A new report has found that meeting the targets set at the Paris Agreement could boost the EU’s GDP.
The report assesses the potential employment and economic benefits of transitioning to a low-carbon economy by 2030. The analysis is based on a global macro-economic model run by Cambridge Econometrics and Eurofound’s European Jobs Monitor.
The report found that this transition to a low carbon economy is projected to result in a 1.1 per cent growth in GDP, and a 0.5 per cent growth in employment, in the EU between now and 2030.
The modelling shows that the full implementation of the Paris Climate Agreement is positive for the EU. On a national level, the report finds that Latvia, Malta and Belgium are projected to experience the largest boost to GDP.
GDP growth rate could reach as high as 6 per cent in Latvia, largely due to the energy efficiency investment required, and the fossil fuel imports relative to GDP.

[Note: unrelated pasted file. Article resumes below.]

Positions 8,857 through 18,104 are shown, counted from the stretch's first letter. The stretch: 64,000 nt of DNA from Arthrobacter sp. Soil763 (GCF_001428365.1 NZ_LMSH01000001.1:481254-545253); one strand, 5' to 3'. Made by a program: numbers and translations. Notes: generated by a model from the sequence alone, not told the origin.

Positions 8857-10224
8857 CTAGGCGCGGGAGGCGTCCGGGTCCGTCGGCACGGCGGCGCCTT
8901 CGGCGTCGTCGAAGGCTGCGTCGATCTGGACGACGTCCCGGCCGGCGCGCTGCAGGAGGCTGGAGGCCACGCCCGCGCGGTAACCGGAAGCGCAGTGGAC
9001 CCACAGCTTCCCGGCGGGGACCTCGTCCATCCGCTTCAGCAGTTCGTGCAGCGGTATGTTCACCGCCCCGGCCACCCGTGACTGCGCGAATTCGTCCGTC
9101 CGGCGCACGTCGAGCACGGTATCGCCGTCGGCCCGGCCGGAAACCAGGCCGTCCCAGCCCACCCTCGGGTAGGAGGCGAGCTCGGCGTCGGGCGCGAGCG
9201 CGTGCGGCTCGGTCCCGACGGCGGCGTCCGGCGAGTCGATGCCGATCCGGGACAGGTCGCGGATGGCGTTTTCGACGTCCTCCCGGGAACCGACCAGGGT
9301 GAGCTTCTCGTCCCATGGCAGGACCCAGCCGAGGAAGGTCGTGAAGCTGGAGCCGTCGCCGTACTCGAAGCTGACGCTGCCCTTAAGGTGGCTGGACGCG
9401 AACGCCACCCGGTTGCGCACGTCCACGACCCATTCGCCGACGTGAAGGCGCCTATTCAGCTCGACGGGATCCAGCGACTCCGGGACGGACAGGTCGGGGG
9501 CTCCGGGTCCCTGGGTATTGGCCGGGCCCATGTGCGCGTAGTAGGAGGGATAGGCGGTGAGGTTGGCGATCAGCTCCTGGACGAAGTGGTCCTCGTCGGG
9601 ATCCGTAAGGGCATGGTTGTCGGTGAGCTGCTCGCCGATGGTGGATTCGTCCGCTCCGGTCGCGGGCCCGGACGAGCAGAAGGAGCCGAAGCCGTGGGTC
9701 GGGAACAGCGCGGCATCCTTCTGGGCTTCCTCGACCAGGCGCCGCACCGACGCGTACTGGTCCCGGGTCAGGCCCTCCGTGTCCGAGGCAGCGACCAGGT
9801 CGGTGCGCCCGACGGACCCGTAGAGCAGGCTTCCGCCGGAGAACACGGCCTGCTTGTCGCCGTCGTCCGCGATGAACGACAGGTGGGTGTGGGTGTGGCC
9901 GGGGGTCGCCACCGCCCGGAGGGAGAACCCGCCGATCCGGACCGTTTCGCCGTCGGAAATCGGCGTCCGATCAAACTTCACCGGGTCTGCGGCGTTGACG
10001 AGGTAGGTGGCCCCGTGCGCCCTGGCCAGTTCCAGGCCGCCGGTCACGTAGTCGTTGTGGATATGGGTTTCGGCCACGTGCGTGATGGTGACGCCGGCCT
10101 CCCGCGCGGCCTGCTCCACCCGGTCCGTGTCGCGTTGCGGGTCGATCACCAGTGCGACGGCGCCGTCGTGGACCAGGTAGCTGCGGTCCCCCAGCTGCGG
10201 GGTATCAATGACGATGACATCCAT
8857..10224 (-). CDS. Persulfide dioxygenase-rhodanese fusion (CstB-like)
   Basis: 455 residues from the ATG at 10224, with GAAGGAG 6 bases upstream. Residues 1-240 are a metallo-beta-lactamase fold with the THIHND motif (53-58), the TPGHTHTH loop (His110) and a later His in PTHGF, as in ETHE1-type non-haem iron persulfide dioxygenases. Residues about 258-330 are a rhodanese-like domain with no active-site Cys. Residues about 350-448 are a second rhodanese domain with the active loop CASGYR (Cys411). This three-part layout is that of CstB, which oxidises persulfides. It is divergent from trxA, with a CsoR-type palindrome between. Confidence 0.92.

Belgium. Spain and Germany will also experience a marked increase in employment, resulting in increased consumer expenditure in labour intensive sectors such as retail, hospitality and catering.
Donald Storrie, Eurofound Chief Researcher, said: “Climate change is expected to have very serious implications for living and working conditions on a global scale; it is the people who are socially, economically, or otherwise marginalised that are particularly vulnerable. This report shows the considerable economic and employment dividends for Europe in tackling climate change and fully implementing the Paris Agreement.”
This follows a report by the World Health Organisation that also found health benefits to meeting the targets set at the Paris Agreement, highlighting that it could save millions of lives.
Read the full report here.